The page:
The surest sign that it’s awards season again is when movie studios rerelease the movies they fear critics and voters…
The fairy-tale of Disney’s Cinderella promises to be a visual feast for the eyes, the two trailers already make that…
You’ve just performed the hit song from Disney animation’s biggest ever hit film on stage at the Oscars, watching it win said Oscar minutes later, how are you going to top that? For
Adele Dazeem Idina Menzel, it was a trip to the Tonight Show with new host Jimmy Fallon and the show’s band “The Roots” for a cover (can you cover your own song?) of “Let it Go” using only toys and classroom instruments.
It was just uploaded last night and already the video has 2.3 million views. It’s sure to become a classic, but if you haven’t seen it yet, we can help:
I like that the toy alphabet blocks Jimmy grabbed are L-I-G for Let it Go. Full instrument list below the jump:
We’re about two weeks away from Valentine’s Day, but it’s not too soon to unwrap this love story writ beautifully…
When I heard that Dreamworks movies would be distributed by the Walt Disney Studios, I immediately thought of how terrific it would be if Disney was able to distribute “Lincoln,” the movie Spielberg had been working on since 2001. If you’ve read even the shortest biography of Walt Disney you know that he admired Lincoln as our nation’s finest president. When Walt chose the first human being to be represented by an audio-animatronic, it was Lincoln who would once again wow the masses with his oratory. He has his own attraction at Disneyland and is featured in Walt Disney World’s Hall of Presidents.
Lincoln has not be neglected by films either. Among the many times he’s appeared in the theaters, Henry Fonda played the 16th president in “Young Mr. Lincoln” in a film by John Ford and Raymond Massey played him twice, once in “Abe Lincoln in Illinois” and once in “How the West was Won.” Hal Holbrook, one of my favorite actors, won an emmy for his 1976 portrayal of Lincoln in an acclaimed TV special. (Holbrook reprised the role in the mid 80’s TV mini-series “North & South”).
Holbrook also has a role in Spielberg’s Lincoln, but it’s not the President. That role is filled impressively by Daniel Day-Lewis who took over from Liam Neeson who declared himself too old. Day-Lewis reportedly took a year to become Lincoln as part of his preparation for the role and would periodically text his co-actors in the voice of Lincoln as they prepared for the film. This all pays off when Day-Lewis disappears from the screen and you are watching Honest Abe work his way through these tumultuous moments in history. Day-Lewis’s ability to become the person he is portraying will no doubt earn him another academy award nomination and likely a third gold statue when all the votes are in.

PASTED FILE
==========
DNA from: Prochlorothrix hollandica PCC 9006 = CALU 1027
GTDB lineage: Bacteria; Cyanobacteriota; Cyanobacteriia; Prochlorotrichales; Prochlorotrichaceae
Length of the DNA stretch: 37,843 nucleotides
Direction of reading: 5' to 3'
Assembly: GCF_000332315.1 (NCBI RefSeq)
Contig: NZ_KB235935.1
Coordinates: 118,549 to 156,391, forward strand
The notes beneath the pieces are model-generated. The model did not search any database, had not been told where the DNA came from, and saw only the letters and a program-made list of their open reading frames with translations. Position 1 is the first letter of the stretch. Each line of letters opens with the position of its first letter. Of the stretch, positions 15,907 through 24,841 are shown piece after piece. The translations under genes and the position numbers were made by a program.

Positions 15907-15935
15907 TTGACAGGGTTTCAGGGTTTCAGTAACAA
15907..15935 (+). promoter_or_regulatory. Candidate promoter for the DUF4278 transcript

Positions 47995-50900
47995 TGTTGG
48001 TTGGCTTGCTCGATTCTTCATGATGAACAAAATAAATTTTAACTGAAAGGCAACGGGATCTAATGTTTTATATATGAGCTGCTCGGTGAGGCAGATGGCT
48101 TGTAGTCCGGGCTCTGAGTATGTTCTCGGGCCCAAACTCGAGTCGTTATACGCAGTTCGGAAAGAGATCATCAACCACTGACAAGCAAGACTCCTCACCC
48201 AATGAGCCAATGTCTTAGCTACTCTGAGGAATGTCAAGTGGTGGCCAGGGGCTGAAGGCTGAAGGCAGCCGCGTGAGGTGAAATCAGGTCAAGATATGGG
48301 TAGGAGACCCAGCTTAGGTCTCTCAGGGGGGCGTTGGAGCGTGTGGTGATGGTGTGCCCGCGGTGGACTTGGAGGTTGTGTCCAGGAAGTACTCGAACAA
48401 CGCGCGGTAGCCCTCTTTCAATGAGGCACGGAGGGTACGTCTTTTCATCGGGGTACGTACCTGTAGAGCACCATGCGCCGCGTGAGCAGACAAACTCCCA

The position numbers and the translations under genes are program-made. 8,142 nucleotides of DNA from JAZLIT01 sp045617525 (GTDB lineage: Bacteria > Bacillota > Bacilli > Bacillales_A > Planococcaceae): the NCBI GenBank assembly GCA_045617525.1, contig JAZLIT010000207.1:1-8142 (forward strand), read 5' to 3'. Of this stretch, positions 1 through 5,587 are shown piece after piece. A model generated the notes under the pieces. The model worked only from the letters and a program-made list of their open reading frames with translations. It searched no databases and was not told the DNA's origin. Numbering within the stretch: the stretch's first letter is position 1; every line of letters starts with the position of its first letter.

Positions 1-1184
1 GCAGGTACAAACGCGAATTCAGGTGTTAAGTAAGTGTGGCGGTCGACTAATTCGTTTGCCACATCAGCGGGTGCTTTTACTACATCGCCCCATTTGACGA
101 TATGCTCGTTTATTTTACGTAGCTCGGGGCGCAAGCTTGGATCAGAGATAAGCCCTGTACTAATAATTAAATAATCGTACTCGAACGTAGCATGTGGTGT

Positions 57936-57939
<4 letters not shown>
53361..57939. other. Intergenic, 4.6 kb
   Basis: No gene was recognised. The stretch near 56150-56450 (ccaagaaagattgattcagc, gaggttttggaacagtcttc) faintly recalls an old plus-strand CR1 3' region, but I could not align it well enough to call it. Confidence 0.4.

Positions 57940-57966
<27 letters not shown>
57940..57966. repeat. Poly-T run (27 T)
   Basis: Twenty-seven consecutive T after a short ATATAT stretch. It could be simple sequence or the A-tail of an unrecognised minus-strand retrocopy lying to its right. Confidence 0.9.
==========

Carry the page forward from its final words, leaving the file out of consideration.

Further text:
I have reviewed a lot of movies for a lot of different media outlets, including, but not limited to, the majority of Pixar films. However, I’ve never written a whole article about a Pixar short, and it is time that changed. La Luna is the reason.
La Luna was created, written, and directed by Enrico Casarosa, who had previously worked on Cars, Up, and Ratatouille, and it was nominated for an Academy Award (Best Short Film). It deserved it.
If you have ever wondered what it is like to be nominated for an Oscar, here is how Casarosa described it:
I woke up and I let all my family sleep, but I made myself a coffee and I was in the dark in the kitchen, trying to figure out where they would put it because they don’t really mention us little guys in the show. You have to go look for it. But once you find out…I love that moment of that quiet, personal moment of me and a cup of coffee. Then it turned into text and then it’s a mess, and emails of all these people kind of congratulating me.
So I really felt great, the feeling of a nomination feels wonderful, but, the thing I remember the most is just the outpouring from all over the place, people coming through the woodwork to say hi and congratulations, which is really great, and that kind of strange quiet moment.
It was not a bad day.
The story of La Luna runs seven minutes and does not use any spoken language, aside from shrugs, looks, and some mumbling that only the characters can understand. It’s a family thing.
The film covers the first night on the job for a little boy entering the family business with his father and grandfather. The men do not get along and the boy is forever stuck between them.
It was 1996 and Walt Disney Feature Animation was undergoing a bit of a renaissance, Aladdin, The Lion King, and…
This image of Nonno, Papa and Bambino from La Luna was just released by Disney*Pixar. The short film from Pixar…